Midsummer is a chance for all restaurants to seize and showcase their culinary strengths and creativity. Everyone wants to celebrate summer, and by hosting exciting events that revolve around summer and all the tasty treats your kitchen has to offer, you’re sure to attract guests on the year’s longest and brightest days.
Read on to get tips for events and find out how Midsummer is celebrated in different European countries!
Most of us think of Midsummer as a way to celebrate the good life that summer brings us. And while that’s true now, historically, the holiday was also a way to ensure a successful harvest. In some countries, the celebration may have been associated with local gods who were thought to control the rain and thus could decide whether or not the harvest would be the success everyone was hoping for.
Some of the historic festivities resembled the ones we’re still enjoying today, such as lighting bonfires, singing, drinking, and dancing. Cleaning the house was also important, but luckily very few of us worry about offending the gods with a bit of dust or dirty dishes these days.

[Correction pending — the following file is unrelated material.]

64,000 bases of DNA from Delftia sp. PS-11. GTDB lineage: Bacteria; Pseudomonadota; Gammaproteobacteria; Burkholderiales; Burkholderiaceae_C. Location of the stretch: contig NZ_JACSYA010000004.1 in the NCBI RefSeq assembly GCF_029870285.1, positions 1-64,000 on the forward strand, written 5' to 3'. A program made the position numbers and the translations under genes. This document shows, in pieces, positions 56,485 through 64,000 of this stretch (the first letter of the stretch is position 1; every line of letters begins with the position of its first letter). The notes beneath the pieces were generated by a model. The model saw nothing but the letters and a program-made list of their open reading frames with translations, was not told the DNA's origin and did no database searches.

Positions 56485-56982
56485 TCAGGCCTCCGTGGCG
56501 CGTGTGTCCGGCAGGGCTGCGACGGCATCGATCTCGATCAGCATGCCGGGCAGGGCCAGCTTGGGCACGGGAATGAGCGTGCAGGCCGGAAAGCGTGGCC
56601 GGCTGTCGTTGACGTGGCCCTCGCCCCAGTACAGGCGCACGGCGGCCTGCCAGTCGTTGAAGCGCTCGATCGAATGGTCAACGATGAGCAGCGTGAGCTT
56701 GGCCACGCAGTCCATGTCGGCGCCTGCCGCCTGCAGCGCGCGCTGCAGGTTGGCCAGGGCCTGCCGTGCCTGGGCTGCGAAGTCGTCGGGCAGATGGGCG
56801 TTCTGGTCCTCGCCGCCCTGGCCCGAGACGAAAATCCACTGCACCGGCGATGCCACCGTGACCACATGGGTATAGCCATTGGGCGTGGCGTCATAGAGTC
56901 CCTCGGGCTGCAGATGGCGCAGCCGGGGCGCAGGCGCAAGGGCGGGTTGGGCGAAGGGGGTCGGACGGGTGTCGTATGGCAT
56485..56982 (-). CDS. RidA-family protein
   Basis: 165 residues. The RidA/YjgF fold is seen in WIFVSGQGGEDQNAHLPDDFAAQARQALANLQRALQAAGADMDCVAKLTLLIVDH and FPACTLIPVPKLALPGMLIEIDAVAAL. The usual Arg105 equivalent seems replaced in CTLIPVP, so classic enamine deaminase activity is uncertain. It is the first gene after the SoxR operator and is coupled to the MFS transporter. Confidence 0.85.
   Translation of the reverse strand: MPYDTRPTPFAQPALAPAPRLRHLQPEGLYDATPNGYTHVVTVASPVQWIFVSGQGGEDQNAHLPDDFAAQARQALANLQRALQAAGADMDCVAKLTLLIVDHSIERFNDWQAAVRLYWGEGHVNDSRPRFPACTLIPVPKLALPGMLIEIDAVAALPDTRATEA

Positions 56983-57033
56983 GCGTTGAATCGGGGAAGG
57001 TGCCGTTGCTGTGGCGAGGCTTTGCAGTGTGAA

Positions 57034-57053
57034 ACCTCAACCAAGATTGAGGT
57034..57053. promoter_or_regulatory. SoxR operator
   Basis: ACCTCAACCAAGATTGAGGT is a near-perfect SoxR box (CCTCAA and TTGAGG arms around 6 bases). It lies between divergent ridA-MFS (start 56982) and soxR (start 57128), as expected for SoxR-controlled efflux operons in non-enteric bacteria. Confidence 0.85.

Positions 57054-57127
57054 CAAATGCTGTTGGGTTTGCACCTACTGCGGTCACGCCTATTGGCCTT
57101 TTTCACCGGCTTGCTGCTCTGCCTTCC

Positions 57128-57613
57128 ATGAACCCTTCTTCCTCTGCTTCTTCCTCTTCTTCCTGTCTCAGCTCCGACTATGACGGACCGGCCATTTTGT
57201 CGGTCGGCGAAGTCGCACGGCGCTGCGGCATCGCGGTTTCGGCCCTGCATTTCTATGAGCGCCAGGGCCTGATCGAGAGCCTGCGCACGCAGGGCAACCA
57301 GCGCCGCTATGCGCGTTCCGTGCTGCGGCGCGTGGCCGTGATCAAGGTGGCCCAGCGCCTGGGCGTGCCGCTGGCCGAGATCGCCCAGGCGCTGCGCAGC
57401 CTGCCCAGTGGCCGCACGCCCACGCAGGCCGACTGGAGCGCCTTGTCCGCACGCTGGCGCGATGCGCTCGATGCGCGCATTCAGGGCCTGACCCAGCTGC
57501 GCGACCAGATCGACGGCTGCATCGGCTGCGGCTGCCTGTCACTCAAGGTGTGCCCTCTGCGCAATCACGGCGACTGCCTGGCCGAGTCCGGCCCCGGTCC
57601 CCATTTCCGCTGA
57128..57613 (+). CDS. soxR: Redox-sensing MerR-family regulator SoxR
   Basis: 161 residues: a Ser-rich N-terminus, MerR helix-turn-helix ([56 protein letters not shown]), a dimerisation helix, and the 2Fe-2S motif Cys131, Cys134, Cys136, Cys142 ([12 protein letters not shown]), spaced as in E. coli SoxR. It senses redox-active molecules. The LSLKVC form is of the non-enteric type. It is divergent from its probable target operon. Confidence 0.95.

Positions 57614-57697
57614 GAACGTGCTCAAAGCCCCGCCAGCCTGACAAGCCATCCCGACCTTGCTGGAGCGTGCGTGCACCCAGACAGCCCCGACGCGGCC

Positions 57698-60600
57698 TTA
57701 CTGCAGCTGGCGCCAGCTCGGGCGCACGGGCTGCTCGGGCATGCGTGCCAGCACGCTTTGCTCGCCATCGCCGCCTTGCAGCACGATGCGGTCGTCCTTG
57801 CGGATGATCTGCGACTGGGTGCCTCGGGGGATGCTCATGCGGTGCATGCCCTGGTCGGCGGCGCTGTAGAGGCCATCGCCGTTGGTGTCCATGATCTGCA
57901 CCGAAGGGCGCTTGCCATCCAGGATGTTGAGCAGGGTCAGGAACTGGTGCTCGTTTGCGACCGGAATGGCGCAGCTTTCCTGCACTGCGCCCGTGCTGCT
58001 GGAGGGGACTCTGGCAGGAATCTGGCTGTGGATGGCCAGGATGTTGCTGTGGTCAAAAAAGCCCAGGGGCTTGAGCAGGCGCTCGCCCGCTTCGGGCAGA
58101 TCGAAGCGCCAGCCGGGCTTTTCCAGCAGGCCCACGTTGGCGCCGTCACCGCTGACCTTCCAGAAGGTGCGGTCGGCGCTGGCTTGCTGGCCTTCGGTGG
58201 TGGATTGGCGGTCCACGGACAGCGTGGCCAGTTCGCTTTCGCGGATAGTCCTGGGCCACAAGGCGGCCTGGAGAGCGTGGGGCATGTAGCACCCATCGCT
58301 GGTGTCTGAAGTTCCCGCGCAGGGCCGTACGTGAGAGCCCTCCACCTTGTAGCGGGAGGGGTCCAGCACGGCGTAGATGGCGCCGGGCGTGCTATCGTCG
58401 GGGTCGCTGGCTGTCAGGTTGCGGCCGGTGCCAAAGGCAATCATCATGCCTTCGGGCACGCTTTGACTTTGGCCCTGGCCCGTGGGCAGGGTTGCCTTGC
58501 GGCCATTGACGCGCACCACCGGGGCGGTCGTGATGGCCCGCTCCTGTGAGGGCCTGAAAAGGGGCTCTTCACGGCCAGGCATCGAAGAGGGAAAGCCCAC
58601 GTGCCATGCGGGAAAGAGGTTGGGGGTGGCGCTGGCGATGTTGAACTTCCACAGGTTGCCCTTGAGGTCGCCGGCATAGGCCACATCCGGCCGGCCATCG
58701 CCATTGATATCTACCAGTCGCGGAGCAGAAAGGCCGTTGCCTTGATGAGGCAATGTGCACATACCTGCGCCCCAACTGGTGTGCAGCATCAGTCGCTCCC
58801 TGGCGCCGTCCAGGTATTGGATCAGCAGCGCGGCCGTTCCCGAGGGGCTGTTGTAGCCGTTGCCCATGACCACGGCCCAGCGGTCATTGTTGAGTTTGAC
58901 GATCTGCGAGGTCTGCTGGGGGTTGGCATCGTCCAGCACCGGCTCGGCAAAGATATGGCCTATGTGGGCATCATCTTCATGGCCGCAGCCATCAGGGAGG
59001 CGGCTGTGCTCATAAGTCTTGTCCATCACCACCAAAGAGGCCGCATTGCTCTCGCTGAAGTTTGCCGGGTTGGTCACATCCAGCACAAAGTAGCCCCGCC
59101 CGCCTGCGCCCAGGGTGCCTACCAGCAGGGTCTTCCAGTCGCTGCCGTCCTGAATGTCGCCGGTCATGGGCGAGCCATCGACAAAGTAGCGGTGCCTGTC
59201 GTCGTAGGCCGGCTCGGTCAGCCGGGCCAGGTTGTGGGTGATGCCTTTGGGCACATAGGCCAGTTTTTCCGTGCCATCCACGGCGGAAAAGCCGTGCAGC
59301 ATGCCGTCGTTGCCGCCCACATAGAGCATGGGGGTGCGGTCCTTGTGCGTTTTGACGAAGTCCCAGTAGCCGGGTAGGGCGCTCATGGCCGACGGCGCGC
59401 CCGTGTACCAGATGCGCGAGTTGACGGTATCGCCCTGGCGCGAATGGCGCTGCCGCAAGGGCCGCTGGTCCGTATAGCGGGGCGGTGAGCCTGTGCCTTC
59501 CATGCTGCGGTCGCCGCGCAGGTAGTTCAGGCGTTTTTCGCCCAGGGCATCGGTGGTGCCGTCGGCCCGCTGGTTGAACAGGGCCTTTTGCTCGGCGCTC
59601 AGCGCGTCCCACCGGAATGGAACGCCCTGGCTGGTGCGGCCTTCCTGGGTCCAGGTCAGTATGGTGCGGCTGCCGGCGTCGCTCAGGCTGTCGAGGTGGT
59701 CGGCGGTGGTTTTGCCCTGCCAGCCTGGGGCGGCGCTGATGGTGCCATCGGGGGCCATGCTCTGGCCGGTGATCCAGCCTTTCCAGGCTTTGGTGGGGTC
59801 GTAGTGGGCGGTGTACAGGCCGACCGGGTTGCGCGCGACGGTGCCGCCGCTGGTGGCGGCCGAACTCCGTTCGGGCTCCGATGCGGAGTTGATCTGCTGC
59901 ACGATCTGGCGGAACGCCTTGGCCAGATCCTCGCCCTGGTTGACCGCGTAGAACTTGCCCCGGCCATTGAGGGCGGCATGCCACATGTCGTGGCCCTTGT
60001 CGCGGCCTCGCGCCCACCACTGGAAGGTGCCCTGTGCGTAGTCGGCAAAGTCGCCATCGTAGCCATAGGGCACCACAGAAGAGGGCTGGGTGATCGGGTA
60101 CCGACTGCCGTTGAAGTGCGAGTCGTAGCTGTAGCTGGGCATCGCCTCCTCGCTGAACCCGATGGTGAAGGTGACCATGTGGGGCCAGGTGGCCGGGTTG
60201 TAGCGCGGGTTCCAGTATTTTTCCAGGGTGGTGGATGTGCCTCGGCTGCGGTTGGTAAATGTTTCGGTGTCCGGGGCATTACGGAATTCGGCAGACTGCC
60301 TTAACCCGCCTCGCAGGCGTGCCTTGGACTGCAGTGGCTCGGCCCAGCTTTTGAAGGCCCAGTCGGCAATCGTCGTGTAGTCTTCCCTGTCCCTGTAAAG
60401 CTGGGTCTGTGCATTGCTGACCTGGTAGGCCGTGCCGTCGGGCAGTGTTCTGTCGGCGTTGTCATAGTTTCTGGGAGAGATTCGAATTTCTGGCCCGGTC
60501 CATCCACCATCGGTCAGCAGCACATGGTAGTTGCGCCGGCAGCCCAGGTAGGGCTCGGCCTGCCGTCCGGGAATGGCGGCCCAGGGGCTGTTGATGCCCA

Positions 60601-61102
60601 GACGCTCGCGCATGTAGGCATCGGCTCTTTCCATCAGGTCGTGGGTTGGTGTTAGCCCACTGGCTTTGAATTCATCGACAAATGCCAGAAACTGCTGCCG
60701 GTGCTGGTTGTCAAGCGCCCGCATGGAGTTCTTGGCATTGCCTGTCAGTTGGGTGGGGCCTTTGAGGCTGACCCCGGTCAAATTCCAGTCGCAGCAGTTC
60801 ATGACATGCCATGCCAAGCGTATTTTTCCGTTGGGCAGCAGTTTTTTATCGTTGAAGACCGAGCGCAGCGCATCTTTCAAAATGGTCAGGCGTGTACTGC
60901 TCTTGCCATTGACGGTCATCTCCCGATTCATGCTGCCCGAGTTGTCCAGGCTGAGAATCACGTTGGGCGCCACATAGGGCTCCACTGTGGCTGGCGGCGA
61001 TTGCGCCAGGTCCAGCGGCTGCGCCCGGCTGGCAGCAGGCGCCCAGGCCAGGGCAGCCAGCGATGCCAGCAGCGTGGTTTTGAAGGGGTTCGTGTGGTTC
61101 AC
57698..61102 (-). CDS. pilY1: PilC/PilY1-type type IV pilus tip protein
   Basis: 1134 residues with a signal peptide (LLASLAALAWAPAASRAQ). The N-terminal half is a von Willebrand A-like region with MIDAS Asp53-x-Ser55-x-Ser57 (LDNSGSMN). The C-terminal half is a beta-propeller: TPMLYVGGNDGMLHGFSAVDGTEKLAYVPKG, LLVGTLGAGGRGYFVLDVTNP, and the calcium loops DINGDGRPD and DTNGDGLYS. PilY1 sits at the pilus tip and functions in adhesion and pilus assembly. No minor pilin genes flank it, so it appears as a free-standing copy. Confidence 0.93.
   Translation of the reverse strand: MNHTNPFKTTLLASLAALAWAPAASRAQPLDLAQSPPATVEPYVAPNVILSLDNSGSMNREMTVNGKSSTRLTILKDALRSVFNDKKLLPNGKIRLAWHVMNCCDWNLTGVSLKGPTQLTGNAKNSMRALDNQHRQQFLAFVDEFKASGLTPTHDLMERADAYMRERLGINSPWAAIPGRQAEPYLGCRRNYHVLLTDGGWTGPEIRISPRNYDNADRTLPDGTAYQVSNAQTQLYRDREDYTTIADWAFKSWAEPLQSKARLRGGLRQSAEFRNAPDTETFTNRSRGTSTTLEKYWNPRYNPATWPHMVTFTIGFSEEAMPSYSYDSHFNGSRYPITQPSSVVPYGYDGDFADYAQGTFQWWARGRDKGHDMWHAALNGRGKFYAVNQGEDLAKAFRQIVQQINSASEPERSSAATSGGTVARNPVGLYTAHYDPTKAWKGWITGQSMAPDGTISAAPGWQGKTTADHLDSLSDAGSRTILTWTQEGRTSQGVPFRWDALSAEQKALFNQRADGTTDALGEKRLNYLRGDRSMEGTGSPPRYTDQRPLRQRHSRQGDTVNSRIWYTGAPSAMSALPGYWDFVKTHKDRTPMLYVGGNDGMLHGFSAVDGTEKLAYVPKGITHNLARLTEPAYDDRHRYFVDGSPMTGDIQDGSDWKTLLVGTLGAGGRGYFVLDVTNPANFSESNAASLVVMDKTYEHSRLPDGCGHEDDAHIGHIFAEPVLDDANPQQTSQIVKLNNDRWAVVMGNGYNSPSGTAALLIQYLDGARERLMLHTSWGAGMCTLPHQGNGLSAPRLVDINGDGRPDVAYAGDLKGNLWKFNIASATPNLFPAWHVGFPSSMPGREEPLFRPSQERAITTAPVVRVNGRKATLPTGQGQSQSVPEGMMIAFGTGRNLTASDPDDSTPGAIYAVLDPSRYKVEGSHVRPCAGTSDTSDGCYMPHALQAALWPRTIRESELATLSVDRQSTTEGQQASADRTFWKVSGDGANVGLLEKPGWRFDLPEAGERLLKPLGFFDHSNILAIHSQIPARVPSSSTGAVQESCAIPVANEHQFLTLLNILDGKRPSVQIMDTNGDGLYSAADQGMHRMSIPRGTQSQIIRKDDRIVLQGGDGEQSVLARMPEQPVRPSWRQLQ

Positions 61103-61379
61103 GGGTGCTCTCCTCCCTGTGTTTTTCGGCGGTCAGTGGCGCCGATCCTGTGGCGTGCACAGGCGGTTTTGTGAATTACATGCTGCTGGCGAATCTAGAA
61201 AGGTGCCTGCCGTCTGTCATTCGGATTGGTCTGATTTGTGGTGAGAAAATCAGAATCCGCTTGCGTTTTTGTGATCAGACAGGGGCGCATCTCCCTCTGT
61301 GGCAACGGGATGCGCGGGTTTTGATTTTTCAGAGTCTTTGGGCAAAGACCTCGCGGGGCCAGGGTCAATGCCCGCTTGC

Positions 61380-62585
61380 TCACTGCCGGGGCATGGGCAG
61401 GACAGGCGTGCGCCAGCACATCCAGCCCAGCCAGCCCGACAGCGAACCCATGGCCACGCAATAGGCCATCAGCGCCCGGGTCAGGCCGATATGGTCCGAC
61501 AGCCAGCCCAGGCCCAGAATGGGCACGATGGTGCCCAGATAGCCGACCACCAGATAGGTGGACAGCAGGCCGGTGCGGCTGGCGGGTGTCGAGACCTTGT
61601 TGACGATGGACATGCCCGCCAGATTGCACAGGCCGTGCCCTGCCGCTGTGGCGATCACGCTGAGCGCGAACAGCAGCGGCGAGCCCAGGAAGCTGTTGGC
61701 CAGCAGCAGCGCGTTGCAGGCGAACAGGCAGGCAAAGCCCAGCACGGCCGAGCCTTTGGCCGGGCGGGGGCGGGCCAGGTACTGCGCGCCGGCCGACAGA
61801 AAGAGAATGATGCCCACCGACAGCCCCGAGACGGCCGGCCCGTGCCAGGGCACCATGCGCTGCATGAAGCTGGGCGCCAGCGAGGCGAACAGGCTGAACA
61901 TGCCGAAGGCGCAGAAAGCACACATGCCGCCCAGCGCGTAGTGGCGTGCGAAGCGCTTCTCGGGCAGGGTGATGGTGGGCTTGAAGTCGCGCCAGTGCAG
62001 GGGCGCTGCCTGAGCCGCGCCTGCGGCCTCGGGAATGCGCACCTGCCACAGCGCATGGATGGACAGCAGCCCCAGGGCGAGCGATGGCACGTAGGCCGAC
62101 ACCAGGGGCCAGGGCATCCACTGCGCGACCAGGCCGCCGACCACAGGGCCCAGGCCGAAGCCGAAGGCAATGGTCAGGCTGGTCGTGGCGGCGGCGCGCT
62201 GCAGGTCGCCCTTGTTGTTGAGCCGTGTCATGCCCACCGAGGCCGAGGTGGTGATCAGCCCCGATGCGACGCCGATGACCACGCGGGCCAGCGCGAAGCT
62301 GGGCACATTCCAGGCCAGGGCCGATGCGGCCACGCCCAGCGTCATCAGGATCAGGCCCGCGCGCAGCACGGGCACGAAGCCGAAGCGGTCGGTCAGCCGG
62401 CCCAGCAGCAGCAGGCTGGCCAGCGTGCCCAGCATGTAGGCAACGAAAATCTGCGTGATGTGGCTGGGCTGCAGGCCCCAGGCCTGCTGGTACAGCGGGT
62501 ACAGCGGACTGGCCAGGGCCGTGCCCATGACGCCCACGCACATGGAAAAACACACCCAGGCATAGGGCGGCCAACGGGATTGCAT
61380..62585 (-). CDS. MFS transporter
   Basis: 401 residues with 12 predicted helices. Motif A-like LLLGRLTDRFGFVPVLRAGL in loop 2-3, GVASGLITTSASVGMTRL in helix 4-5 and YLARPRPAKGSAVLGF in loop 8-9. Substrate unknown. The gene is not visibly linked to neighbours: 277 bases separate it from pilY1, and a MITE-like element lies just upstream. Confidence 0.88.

Swedes embrace elaborate Midsummer celebrations, as families and friends come together to enjoy food, song, and dance, dressed in white or pastel colours. Picture flower crowns, pickled herring, juicy Swedish strawberries, new potatoes, and, of course, snaps to accompany the cheerful melodies. The centrepiece of the festivities is the maypole, drawing children and even some adults into the whirl of traditional ring dances.
Swedish Midsummer Eve 2023 falls on Friday, June 23
Danes celebrate midsummer with a traditional festival called “Sankthansaften” or “Saint John’s Eve.” The highlight of the celebration is the lighting of bonfires on beaches, parks, and other outdoor locations across the country. The festivities often begin with speeches and live music performances. Danish Sankthansaften is a family-friendly event, and families often bring picnic baskets filled with delicious food and drinks to enjoy while watching the bonfire.
Danish Midsummer Eve is always celebrated on June 23.
In Norwegian Midsummer, known as “Sankthansaften” or “jonsok,” people gather around a grand bonfire, indulging in grilled meats and vegetables, fresh seafood, and refreshing drinks. The most spectacular Sankthansaften bonfire in recent years has been the towering structure built annually on Slinningsodden in Ålesund. In 2016, it set a world record with an impressive height of 47.39 meters.
In Norway, the midsummer bonfire gatherings always take place on June 23.
Finnish Midsummer celebrations are known as “Juhannus.” Finns come together to embrace the magic of the midnight sun. The festivities include bonfires, traditional dances, and singing. Finnish delicacies like grilled sausages, freshly caught fish, new potatoes, and various summer dishes are enjoyed. Saunas play a significant role, followed by a refreshing dip in the lake. In Finland, the Midsummer weekend is also a popular time for weddings and confirmations.